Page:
[(50:41)] Prav: It’s four of you, and you were equal shareholders?

[(50:42)] Doug: Yes.

[(50:44)] Prav: So how does it work in that situation? Let’s say Doug says, “Look, I want to buy six printers and four scanners because I’m into this sort of stuff.” And the other three guys turn around and say, “Are you having a laugh?” Did you have those sorts of disagreements or situations?

[(51:01)] Doug: Not so much. So we’ve got a situation where we’re buying something for our own surgery, something specifically we pay for it ourselves if we want to buy things in expense. So as a shared thing, then we will have a discussion about. If it’s something that only the three of us will use– so recently, we got a new 3d printer, so we just split that between the three guys and the implant workers. It makes it easy, and we just pay that off implants, surgical kits, all that kind of stuff, a big box of implants we buy. We just split that between the guys doing implants and then associate the charged, the implant value to use those implants. So it works. I think it could very easily be an area of contention, but I think we all get on well, and we’re all reasonable. I think the problem is when people get a bit too picky about small amounts of money, and if you’re arguing when you’ve got a business with a large turnover like that, you’re arguing over a couple of grand [inaudible] there. It’s just pointless. You’re just gonna fall out over something ridiculous, which all of us do find out the practice. We will sort of do okay.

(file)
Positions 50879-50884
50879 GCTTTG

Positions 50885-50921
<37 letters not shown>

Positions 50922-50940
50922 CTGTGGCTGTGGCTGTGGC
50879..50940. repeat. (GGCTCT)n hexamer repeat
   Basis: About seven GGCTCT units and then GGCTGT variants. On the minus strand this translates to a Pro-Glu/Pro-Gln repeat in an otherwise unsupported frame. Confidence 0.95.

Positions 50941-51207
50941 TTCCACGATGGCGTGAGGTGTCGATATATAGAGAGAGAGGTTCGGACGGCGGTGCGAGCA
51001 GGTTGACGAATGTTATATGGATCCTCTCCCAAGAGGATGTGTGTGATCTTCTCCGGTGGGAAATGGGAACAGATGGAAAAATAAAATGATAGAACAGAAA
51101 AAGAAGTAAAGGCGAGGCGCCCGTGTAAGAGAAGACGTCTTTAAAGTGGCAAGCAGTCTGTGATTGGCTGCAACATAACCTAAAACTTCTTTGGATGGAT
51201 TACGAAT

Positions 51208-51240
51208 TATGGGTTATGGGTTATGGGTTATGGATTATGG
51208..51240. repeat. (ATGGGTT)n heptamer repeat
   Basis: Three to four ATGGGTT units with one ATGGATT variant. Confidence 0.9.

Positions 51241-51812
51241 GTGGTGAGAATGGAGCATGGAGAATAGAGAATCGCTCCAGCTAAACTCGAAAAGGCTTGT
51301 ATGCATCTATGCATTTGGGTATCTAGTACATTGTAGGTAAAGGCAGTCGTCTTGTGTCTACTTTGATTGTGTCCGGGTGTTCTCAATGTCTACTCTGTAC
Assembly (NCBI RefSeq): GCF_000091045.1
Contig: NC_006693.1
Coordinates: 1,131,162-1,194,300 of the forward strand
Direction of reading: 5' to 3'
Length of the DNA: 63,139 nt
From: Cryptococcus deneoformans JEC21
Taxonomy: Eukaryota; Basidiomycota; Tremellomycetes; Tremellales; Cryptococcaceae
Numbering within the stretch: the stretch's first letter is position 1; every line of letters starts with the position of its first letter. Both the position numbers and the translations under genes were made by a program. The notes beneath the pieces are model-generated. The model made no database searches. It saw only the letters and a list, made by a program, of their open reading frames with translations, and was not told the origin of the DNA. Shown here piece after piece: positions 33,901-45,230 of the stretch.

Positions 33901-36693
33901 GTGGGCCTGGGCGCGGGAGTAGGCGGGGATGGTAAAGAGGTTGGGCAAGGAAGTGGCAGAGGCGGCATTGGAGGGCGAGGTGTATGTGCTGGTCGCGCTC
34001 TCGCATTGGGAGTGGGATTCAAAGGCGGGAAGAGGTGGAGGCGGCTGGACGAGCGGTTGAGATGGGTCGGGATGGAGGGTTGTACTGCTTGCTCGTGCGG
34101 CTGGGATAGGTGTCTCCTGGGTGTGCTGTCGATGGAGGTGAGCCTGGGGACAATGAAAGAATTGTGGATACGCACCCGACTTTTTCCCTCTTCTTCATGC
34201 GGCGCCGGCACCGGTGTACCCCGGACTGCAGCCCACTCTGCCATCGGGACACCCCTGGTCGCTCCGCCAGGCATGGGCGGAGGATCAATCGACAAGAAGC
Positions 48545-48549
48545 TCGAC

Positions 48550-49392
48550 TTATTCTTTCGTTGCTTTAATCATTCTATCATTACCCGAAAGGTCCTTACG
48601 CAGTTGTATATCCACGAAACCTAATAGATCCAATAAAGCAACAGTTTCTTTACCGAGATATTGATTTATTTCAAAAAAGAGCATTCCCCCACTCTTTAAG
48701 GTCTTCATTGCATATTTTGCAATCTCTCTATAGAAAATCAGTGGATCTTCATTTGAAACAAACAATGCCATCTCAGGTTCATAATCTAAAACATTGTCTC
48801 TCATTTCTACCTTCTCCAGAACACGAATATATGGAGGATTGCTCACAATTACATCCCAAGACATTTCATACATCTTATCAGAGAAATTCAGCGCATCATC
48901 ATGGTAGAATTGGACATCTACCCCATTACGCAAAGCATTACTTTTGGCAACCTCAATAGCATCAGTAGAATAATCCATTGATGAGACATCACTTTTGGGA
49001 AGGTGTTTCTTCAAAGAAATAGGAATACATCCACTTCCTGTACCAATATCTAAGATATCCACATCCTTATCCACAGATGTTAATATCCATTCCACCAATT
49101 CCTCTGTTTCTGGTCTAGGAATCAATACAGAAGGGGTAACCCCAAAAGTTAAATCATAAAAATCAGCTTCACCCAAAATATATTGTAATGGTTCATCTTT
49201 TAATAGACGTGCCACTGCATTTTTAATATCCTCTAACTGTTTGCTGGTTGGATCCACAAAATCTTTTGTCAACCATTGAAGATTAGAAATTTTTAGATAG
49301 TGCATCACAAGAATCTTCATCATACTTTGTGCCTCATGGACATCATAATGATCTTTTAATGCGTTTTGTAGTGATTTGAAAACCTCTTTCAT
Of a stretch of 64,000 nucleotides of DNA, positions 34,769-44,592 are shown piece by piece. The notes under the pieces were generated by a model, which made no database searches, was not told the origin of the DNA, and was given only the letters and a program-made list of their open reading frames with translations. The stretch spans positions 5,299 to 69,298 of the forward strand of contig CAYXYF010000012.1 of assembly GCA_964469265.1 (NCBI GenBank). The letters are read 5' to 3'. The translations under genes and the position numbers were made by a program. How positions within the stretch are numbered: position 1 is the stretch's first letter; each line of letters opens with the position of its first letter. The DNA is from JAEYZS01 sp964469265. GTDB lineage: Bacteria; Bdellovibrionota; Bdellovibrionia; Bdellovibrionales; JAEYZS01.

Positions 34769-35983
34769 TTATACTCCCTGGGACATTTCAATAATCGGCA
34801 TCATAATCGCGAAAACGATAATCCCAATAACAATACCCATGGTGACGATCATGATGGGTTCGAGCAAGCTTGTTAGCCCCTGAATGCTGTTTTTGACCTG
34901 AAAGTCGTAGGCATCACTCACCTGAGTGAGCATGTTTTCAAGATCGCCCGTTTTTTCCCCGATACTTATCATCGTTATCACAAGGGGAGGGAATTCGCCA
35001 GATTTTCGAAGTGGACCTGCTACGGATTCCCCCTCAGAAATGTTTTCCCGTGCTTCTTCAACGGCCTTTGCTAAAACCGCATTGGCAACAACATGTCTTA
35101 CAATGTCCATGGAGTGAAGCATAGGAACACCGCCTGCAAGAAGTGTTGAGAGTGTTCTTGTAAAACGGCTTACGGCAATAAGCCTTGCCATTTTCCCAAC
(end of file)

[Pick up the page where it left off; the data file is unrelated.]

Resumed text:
[(52:24)] Prav: Any advice for people who are looking to get into a partnership with other, say, business partners or looking to buy into a practice?